ALLENTOWN, Pennsylvania— In 2010, the global cost of cholera approached $3.11 billion. Now, as long term vaccination studies and research regarding an oral cholera vaccine begin to yield results, many health officials are optimistic that the 76 cent vaccine could end this waste of life and resources.
“Global efforts to control a resurgence of cholera worldwide are now entering a new phase,” said the World Health Organization (WHO) in regard to the Oral Cholera Vaccine (OCV). “Currently the WHO is facilitating a multi-partner initiative aimed at establishing an OCV stockpile along with criteria for its use and monitoring.”
This new era comes in the wake of several resurgences of a disease that many believed to have been severely declawed (at least in OECD nations) due to new regulations regarding water sanitation. The most recent memory of this was between 2011 and 2012, where the Haitian cholera resurgence coupled with a spike in levels of infection in Sub-Saharan Africa.
During this wave of infection, Haitian capital Port-Au-Prince saw almost 2,000 cases in one week. Additionally, African cholera, which represented 46% of all globally reported cases, saw a backward trend in cholera’s case fatality rate (CFR).
Where the rest of the world was seeing a decrease in CFR, Africa’s remained stable at 2%, according to the U.S. National Library of Medicine and National Institutes of Health.
When cholera surged in 2011-2012, the world was reminded of the devastating effects of a disease with the potential to kill in 24 hours following infection. From this came an increase in research, development and trialing of the OCV, a vaccine that has become central to emergency containment efforts as well as a staple in the public health systems of many developing nations.
Upon the clearance of the cholera vaccine in the late 90’s, Vietnam was among the first to implement a wide scale roll-out effort. Doses of OCV were provided to children below the age of five in two week intervals. Groups selected for vaccination were elected by Vietnam’s EPI on the basis of the groups most likely to contract and spread the disease.
The results of the OCV mass vaccination campaign yielded astronomical results. Where cases of cholera had previously ranged form 2,500 to 6,000 annually before the campaign, the average case count decreased to 0 to 343 annually between 1998 and 2006. This was most effective in the provinces of South Vietnam, like the Hue province, which has detected zero cases of cholera since 2003, according to a PLOS Journal of Medicine Study.
Even those who were not directly vaccinated felt the effects of a greater population of immunized children, according to the WHO. This “herd immunization” effect is perhaps one of the most powerful facts gained from the Vietnam programs: it is possible to build a population that would one day become cholera resistant without the frequent booster doses of OCV.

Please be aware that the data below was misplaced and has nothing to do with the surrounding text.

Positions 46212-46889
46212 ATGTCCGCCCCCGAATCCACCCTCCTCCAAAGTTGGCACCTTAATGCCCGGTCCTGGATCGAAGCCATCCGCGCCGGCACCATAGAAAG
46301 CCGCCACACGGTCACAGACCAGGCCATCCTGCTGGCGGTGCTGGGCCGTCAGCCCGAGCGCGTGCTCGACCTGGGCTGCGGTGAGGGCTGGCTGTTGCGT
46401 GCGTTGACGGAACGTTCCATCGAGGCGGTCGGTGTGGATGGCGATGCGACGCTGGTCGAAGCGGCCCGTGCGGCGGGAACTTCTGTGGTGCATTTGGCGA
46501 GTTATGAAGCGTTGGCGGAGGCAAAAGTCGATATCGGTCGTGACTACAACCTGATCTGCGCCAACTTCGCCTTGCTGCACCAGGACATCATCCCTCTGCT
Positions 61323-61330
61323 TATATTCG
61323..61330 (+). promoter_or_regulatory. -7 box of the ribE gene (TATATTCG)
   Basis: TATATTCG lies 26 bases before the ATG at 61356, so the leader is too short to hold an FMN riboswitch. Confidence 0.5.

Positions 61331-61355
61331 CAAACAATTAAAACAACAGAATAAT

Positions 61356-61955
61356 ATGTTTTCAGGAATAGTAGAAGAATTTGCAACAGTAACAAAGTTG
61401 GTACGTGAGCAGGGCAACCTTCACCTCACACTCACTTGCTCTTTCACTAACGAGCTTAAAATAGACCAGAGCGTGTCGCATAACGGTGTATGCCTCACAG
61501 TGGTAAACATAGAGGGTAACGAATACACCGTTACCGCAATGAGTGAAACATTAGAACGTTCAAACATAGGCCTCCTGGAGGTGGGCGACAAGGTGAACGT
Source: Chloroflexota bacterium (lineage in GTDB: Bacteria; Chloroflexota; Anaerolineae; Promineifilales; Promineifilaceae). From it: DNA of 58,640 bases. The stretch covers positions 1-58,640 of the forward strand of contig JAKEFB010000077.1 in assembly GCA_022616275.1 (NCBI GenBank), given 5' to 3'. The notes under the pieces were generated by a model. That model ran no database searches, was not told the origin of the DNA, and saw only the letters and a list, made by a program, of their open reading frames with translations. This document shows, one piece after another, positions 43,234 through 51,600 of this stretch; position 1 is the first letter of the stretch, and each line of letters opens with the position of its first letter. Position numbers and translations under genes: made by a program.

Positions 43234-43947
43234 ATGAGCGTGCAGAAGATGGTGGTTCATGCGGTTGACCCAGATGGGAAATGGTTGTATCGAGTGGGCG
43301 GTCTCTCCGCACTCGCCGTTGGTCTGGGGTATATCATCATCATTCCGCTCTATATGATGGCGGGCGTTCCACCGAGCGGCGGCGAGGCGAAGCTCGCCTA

Even more recently, the assertion that the cholera vaccine can be administered cheaply and effectively, even for those who do not receive the OCV directly, has dramatically changed the way health officials approach containment efforts in emergency situations.
Nowhere was this more evident than in Haiti, which, despite the skepticism of many public health officials who maintained that the oral vaccine was nearly impossible to distribute en masse in emergency situations, created its own emergency OCV campaign following the nation’s first cholera outbreak in 2011. Despite the fragility of the glass vials that contained the oral vaccine, as well as the importance that each person vaccinated receive booster doses within two weeks of the first dose, the Haitian Ministry of Health managed to vaccinate nearly 300,000 Haitians.
Mass distribution of a specific treatment like the OCV through rapid training sessions and emergency transportation made the Haitian vaccination campaign unique. This was a dramatic shift away from the “basic minimum package” a broad (and many argue, ineffective) low-cost measure which does little to address the highly specific ranges of ailments that emerge from emergency situations like the Haitian earthquake.
The result of this bold change? 63% of the Haitian population found themselves immunized against a disease that can kill almost instantly. The cost? An average of $1.85 a dose, according to Partners in Health.
“We undertook the campaign as a public health emergency, but having data to demonstrate how effective it really was helps to solidify the case for using vaccines in this kind of setting—and that helps transfer lessons from Haiti to other places where cholera occurs or may appear for the first time. The Haiti cholera epidemic has really reinvigorated the public health community’s efforts to address the problem of cholera, and it’s exciting to be part of the progress that’s being made,” said Dr. Louise C. Ivers of Brigham and Women’s Hospital to Partners in Health.
The OCV is just one example of the WHO’s new face of emergency disease treatment and prevention. The “stockpile” of vaccines currently being developed by Geneva’s administration is just the first step toward a more dynamic approach to Cholera control, and perhaps a model for outbreaks to come.
Sources: PIH, Infectious Disease Cost Calculator, The Lancet 1, NIH, WHO 1, WHO 2, WHO 3, The Lancet 2, PLOS